In addition to difficulty remembering, a person may also experience impairments in:
Language: A person with dementia may have difficulty explaining something or finding the right words to express themselves. Having a conversation with a person who has dementia can be difficult, and it may take longer than usual to conclude. They may substitute a word they cannot recall with a nonsensical sound.
Communication: Just as finding and using the right words becomes difficult, people with dementia sometimes forget the meanings of words they hear or struggle to follow along. They may begin to withdraw from their usual activities and avoid conversations.
Focus: A subtle shift in the ability to complete normal tasks may indicate that someone has early dementia. This usually appears as difficulty doing more complex tasks like balancing a checkbook or playing games that have a lot of rules. Along with the struggle to complete familiar tasks, they may struggle to learn how to do new things or follow new routines.
Reasoning: Someone in the early stages of dementia may often become confused. For example, they may misplace their car keys, forget what comes next in the day, or have difficulty remembering someone they’ve met before. When memory, thinking, or judgment lapses, confusion may arise as they can no longer remember faces, find the right words, or interact with people normally. These are internal symptoms that we may not be aware of until we discover our loved one has lost money to a phone scam or bought more cans of soup than they could use in a year.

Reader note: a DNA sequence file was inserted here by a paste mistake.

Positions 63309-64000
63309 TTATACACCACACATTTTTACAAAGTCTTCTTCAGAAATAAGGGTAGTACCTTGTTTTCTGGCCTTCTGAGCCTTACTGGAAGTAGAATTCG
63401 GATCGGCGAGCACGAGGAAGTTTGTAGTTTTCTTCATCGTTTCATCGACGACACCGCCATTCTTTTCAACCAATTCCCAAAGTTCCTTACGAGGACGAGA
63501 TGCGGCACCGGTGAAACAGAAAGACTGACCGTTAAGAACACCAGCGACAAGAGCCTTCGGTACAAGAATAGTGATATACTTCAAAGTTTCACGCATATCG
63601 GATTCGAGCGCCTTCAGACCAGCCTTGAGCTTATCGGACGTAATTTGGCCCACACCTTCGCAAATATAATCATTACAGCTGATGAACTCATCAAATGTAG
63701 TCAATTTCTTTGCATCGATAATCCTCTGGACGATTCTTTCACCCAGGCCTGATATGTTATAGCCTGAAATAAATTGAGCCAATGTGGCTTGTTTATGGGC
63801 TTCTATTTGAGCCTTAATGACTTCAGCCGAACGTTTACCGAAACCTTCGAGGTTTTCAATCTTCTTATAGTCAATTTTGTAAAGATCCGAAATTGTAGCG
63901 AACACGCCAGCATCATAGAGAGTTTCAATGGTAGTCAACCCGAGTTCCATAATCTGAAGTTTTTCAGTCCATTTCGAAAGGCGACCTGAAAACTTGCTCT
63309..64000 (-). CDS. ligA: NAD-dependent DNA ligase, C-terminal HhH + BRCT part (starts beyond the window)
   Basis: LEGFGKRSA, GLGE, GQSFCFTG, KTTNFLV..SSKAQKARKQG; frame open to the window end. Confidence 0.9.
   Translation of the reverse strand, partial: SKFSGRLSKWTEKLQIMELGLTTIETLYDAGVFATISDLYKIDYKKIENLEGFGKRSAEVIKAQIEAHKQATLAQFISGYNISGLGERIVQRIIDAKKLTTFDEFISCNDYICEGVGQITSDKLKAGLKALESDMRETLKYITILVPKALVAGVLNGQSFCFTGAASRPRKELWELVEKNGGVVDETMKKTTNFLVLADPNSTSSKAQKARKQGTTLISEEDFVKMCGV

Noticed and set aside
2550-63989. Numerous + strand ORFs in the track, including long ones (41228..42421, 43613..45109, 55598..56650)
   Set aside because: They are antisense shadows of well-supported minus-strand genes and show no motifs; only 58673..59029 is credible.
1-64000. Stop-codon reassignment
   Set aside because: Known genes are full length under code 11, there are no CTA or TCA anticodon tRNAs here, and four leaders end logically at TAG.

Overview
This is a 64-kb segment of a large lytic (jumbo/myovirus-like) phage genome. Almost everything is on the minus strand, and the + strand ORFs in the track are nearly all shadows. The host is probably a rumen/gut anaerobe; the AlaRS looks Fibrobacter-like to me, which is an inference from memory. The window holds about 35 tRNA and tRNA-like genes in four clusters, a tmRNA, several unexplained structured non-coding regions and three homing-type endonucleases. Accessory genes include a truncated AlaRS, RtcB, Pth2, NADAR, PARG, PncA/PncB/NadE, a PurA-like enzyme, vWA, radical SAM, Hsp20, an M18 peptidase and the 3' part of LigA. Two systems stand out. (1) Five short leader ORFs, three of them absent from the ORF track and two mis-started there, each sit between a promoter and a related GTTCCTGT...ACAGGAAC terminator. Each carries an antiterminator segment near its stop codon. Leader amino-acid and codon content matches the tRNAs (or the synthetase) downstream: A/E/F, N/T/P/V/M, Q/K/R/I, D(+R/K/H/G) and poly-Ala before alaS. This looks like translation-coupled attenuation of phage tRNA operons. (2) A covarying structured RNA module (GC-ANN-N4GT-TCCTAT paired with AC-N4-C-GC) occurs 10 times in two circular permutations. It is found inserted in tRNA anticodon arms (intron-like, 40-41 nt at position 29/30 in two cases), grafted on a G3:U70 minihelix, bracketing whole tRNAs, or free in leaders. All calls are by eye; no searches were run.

Because family visits often happen during the holidays, it provides a suitable opportunity to pay attention to how your loved ones are actually doing. In addition to slips in memory, pay attention to some of the early symptoms, such as:
- Difficulty with planning and completing familiar tasks
- Trouble following or joining a conversation
- Changes in vision: trouble understanding visual images and depth perception
- Behavioral changes: depression, mood swings, irritability, anxiety, frustration
- Wandering and inability to recognize familiar places
- Trouble making plans and following through
- Becoming listless, apathetic
- Inability to adapt to change
- Trouble with problem-solving
- Confusion with time or place
- Social withdrawal, not participating in usual activities
- Misplacing things and unable to retrace steps to find them again
- Lapses in judgment
If during your visit you do become suspicious that your loved one is having difficulty, seek help. Do not try to correct their behavior. This is humiliating for them and may cause them to become defensive. Instead, learn all you can, approach them in a matter-of-fact way, and get them to their doctor. Remember, early diagnosis is beneficial for everyone involved. There are many strategies that can help them continue to live their best quality of life.
For more information visit:
Alzheimer’s Association Free Course: Know the 10 Signs:
Alzheimer’s & Dementia Alliance of Wisconsin: Early Diagnosis is Key: